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Acting and theatre

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The Germans take over Lithuania
Jonas Mekas Film-maker
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Germans took over Lithuania like in one day and there, because their decision I think of the, Stalin's decision was to fight somewhere deeper to permit Germans to, you know, they knew that they couldn't hold back the first wave of German attack, they could not hold, so they retreated. At that, sorry, at that point the Lithuanians thought, ah, and the same happened with Poles, that they could maybe now regain their independence, and so the Germans encouraged that idea, though of course, they knew that they will be in, it's like Iraq at this point. They are free and they're not free so that was the same situation. We were free and we were not free and so, it was clear that, you know, again from the information coming what Germans are doing in other occupied, you know, areas or, they tolerated the Baltic states sort of are more because it was agricultural area so and they needed farmers to be in, sort of, to be, be, to continue producing food, you know, which Germans, the German army needed. So, they, they comparatively from the Germans situation, the Baltic countries suffered less than Poles that were German, the Germans insisted that certain areas of Poland really belonged to Germany and they sort of wiped out millions of Poles. I am not talking about Jews, I am talking about Poles. So it was a slightly different situation. We knew that it was only temporary and eventually they will do the same to Lithuania as what, you know. So it was, the politics were based on survival, it's no, not ideology at all, it was survival, either you live or you die.

Jonas Mekas (1922-2019), Lithuanian-born poet, philosopher and film-maker, set up film collectives, the Anthology Film Archive, published filmzines and made hundreds of films, all contributing to his title as 'the godfather of American avant-garde cinema'. He emigrated to America after escaping from a forced labour camp in Germany in 1945.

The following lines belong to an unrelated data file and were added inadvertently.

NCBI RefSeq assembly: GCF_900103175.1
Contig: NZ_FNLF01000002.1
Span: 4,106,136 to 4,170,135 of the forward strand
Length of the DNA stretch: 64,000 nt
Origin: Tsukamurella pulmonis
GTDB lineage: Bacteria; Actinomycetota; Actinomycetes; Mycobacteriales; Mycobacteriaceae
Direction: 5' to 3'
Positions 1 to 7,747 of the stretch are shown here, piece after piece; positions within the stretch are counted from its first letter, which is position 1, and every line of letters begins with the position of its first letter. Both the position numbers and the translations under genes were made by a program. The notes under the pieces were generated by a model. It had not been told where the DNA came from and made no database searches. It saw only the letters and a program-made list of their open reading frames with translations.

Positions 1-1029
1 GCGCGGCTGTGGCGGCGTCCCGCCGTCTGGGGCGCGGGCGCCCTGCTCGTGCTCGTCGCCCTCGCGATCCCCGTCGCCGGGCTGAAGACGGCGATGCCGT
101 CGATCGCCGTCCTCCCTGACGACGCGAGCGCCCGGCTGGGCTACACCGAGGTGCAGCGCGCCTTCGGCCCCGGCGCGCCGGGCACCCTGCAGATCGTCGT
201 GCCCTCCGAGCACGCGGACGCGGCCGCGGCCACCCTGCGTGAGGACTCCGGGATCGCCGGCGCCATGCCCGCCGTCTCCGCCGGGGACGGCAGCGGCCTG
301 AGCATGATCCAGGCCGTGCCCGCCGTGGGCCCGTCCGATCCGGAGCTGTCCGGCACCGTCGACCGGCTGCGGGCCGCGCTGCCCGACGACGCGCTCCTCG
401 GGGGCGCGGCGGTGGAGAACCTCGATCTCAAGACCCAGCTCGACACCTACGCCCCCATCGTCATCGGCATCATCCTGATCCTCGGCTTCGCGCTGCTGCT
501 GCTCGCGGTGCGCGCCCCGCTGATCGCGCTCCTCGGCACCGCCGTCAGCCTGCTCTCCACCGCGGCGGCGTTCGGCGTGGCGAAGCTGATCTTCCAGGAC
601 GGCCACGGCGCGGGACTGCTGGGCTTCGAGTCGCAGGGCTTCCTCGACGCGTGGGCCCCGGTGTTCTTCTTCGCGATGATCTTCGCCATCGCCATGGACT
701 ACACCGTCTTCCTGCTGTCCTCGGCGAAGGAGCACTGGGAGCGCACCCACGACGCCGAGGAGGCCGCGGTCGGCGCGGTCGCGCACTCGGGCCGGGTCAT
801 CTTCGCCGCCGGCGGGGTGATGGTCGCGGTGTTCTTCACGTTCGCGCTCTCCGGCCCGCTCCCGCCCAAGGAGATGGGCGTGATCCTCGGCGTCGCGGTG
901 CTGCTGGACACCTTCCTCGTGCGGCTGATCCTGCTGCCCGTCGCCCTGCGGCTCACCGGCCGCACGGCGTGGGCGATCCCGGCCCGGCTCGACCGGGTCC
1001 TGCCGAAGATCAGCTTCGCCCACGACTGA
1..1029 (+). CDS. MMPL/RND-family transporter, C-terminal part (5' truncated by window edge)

Listeners: Amy Taubin

Amy Taubin is a contributing editor for "Film Comment" magazine and "Sight and Sound" magazine. Her book, "Taxi Driver", was published in 2000 in the British Film Institute's Film Classics series. Her chapter on "America: The Modern Era" is part of "The Critics Choice" published by Billboard Press, 2001, and her critical essays are included in many anthologies, mostly recently in "Frank Films: The Film and Video Work of Robert Frank" published by Scalo.

She wrote for "The Village Voice" weekly from 1987 into 2001 both as a film and a television critic. She also wrote a column for the "Village Voice" titled "Art and Industry" which covered American independent filmmaking. Her first weekly film criticism job was at the "SoHo Weekly News". Her writing has also appeared in "Art Forum", the "New York Times", the "New York Daily News", the "LA Weekly", "Millennium Film Journal", "US Harpers Bazaar" and many other magazines. She is a member of the National Society of Film Critics and the New York Film Critics Online.

She started her professional life as an actress, appearing most notably on Broadway in "The Prime of Miss Jean Brodie", and in avant-garde films, among them Michael Snow's "Wavelength", Andy Warhol's "Couch", and Jonas Mekas' "Diaries, Notebooks and Sketches".

Her own avant-garde film, "In the Bag" (1981) is in the collection of the Museum of Modern Art and the Friends of Young Cinema Archives in Berlin.

She was the video and film curator of "The Kitchen" from 1983-1987.

She has a B.A. from Sarah Lawrence College and an M.A. from N.Y.U. in cinema studies. She teaches at the School of Visual Arts in both the undergraduate and the MFA graduate programs, and lectures frequently at museums, media centers, and academic institutions. In 2003, she received the School of Visual Arts' art historian teaching award.

Duration: 2 minutes, 39 seconds

Date story recorded: September 2003

Date story went live: 24 January 2008